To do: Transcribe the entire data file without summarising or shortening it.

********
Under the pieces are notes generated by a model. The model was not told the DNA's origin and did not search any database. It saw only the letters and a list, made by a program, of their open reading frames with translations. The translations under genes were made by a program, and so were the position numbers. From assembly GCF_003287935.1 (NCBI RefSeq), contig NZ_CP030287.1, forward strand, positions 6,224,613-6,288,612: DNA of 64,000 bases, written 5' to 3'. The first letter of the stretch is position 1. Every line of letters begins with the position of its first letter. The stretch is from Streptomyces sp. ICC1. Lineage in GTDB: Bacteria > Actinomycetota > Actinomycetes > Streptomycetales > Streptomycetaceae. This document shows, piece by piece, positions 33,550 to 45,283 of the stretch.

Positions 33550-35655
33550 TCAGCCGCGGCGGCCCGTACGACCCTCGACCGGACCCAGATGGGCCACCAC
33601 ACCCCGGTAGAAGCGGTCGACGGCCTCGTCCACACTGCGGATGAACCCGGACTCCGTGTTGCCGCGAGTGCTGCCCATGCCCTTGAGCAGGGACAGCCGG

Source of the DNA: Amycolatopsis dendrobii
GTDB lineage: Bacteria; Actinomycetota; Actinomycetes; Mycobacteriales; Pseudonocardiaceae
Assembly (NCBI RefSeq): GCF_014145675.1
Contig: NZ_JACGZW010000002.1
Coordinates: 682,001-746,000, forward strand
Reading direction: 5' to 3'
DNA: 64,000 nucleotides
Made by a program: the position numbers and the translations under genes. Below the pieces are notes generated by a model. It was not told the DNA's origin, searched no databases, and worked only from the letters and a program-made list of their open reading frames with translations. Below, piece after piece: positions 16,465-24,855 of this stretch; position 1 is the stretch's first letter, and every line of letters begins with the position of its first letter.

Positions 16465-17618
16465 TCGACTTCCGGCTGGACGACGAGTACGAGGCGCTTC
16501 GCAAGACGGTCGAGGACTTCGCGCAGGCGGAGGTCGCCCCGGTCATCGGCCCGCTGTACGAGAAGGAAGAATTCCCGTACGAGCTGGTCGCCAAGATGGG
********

Under the pieces are notes generated by a model. The model was not told the DNA's origin and did not search any database. It saw only the letters and a list, made by a program, of their open reading frames with translations. The translations under genes were made by a program, and so were the position numbers. From assembly GCF_003287935.1 (NCBI RefSeq), contig NZ_CP030287.1, forward strand, positions 6,224,613-6,288,612: DNA of 64,000 bases, written 5' to 3'. The first letter of the stretch is position 1. Every line of letters begins with the position of its first letter. The stretch is from Streptomyces sp. ICC1. Lineage in GTDB: Bacteria > Actinomycetota > Actinomycetes > Streptomycetales > Streptomycetaceae. This document shows, piece by piece, positions 33,550 to 45,283 of the stretch.

Positions 33550-35655
33550 TCAGCCGCGGCGGCCCGTACGACCCTCGACCGGACCCAGATGGGCCACCAC
33601 ACCCCGGTAGAAGCGGTCGACGGCCTCGTCCACACTGCGGATGAACCCGGACTCCGTGTTGCCGCGAGTGCTGCCCATGCCCTTGAGCAGGGACAGCCGG

Source of the DNA: Amycolatopsis dendrobii
GTDB lineage: Bacteria; Actinomycetota; Actinomycetes; Mycobacteriales; Pseudonocardiaceae
Assembly (NCBI RefSeq): GCF_014145675.1
Contig: NZ_JACGZW010000002.1
Coordinates: 682,001-746,000, forward strand
Reading direction: 5' to 3'
DNA: 64,000 nucleotides
Made by a program: the position numbers and the translations under genes. Below the pieces are notes generated by a model. It was not told the DNA's origin, searched no databases, and worked only from the letters and a program-made list of their open reading frames with translations. Below, piece after piece: positions 16,465-24,855 of this stretch; position 1 is the stretch's first letter, and every line of letters begins with the position of its first letter.

Positions 16465-17618
16465 TCGACTTCCGGCTGGACGACGAGTACGAGGCGCTTC
16501 GCAAGACGGTCGAGGACTTCGCGCAGGCGGAGGTCGCCCCGGTCATCGGCCCGCTGTACGAGAAGGAAGAATTCCCGTACGAGCTGGTCGCCAAGATGGG